I made it out, obviously. Head bleeding, humbled, and forever wary of The Cave. I suppose it was all part of learning my limits, realising that nature perhaps doesn’t care if I live or die and, so importantly for teenage males, that we are not invincible. I say this of course with the benefit of hindsight – the epiphanies back then were all about experiences and being alive, not limits and loss. 

So rich in life were those days that whenever I steal a visit to those rocks, generally in solitude, it feels like a silent communion with those brothers of The Hat, especially – because he is no longer with us – with Leon Wescombe. Leon was named Dog Seal and was one of the most enthusiastic visitors to The Hat. Much to everyone’s bemusement, Leon would dive from the top of The Hat with his arms neatly, almost formally, behind him, hands links at the small of his back, breaking the surface of the sea with the top of his head. It was known as the Penguin Dive. Leon would die before he was 30, kayaking in California, having lived more in that too-short life than most ever hope to in three score and ten. For the Class of ’98, I believe The Hat has become a place of remembrance and celebration of Leon’s life.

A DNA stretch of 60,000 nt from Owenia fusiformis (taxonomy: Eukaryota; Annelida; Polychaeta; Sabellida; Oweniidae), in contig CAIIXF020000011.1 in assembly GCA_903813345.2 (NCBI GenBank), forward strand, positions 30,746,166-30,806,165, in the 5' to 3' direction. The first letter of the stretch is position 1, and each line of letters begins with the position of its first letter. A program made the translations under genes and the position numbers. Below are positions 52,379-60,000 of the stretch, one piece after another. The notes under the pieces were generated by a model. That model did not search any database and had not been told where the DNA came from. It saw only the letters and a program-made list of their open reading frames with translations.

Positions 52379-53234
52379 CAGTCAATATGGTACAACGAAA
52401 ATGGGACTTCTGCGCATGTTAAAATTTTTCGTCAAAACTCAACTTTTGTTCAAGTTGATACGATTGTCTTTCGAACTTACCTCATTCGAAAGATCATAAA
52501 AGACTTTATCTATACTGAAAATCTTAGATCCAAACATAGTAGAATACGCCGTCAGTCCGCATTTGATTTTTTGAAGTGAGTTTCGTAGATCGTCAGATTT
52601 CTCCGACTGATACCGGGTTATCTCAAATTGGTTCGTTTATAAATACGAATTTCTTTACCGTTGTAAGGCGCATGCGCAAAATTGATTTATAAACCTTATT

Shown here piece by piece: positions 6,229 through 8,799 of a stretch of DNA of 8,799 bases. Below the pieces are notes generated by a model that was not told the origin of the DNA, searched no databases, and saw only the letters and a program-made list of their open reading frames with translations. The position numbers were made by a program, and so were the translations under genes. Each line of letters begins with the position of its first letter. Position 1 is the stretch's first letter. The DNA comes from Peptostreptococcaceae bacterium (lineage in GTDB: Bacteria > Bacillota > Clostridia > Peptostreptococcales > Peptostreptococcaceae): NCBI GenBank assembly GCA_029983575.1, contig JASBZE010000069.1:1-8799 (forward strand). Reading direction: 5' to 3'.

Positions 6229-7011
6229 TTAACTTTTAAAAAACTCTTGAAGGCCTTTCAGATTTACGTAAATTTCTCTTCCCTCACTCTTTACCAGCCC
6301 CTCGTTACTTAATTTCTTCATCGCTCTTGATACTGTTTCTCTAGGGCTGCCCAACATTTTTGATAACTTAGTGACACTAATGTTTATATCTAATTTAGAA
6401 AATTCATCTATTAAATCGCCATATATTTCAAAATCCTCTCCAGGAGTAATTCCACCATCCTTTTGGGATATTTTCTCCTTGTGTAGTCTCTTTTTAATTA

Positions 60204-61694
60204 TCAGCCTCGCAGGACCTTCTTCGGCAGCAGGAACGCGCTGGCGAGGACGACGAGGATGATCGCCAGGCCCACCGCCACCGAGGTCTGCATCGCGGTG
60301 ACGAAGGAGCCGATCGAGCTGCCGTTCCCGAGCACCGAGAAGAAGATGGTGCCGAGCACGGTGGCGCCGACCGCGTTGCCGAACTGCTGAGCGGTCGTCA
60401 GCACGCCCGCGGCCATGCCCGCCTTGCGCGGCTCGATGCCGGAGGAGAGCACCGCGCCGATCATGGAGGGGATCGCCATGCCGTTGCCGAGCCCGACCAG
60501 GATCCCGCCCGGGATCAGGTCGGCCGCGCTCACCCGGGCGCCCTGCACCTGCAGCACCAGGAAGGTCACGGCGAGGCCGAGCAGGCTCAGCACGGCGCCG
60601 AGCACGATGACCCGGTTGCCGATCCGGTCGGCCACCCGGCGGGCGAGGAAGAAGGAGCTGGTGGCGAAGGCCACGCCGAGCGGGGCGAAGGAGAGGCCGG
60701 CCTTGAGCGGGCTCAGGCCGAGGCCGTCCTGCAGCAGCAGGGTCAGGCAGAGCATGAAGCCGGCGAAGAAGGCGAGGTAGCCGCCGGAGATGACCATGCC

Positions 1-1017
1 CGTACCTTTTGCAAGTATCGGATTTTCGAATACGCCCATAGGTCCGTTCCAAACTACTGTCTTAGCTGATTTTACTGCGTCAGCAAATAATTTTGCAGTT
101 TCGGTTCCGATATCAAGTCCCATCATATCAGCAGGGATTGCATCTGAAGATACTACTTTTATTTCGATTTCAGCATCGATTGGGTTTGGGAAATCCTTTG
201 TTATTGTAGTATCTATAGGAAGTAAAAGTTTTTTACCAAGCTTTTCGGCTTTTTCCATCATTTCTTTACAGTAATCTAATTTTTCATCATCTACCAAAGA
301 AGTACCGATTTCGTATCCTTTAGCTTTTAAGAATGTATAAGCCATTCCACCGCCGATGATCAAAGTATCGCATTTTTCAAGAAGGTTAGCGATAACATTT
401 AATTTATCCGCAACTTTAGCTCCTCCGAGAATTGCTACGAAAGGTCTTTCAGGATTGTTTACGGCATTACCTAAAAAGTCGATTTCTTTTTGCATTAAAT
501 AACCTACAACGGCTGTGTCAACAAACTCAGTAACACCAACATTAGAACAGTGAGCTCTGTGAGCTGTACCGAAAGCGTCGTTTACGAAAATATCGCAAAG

One of the people with whom it is always interesting to catch up is my 17-year-old self. A part of him awakes when I visit The Hat. I try to take some of his thirst for life, wonder and freedom from baggage away with me. At 36, I can still learn a lot from him. 

. . .

In Aboriginal tradition, sacred sites are places within the landscape that have a special meaning or significance. In coastal areas, such places can include features which lie both below and above the water. For me and for many others, The Hat is a sacred place and a symbol. It is made sacred as any sacred place is, by virtue of its cultural significance and ceremonial use, which makes it a living archive of memories and a place of heightened consciousness. 

It is a place that I believe has allowed me the tiniest comprehension of what Aboriginal people mean when they speak of sacred places. The connection the Class of ‘98 shares from a year or so with the place is so strong almost 20 years later, I can only begin to imagine the power of such a place when it is also fully woven into wider beliefs and spans the threads of hundreds of generations.

A publisher once told James that when he is asked for his bio, he should say: “James writes subversive essays about important things.” James felt a bit awkward about saying this publically, but secretly he liked it. He has written for many publications. His books are Essays from Near and Far, Walleah Press, 2014 and The Balfour Correspondent, Bob Brown Foundation, 2017.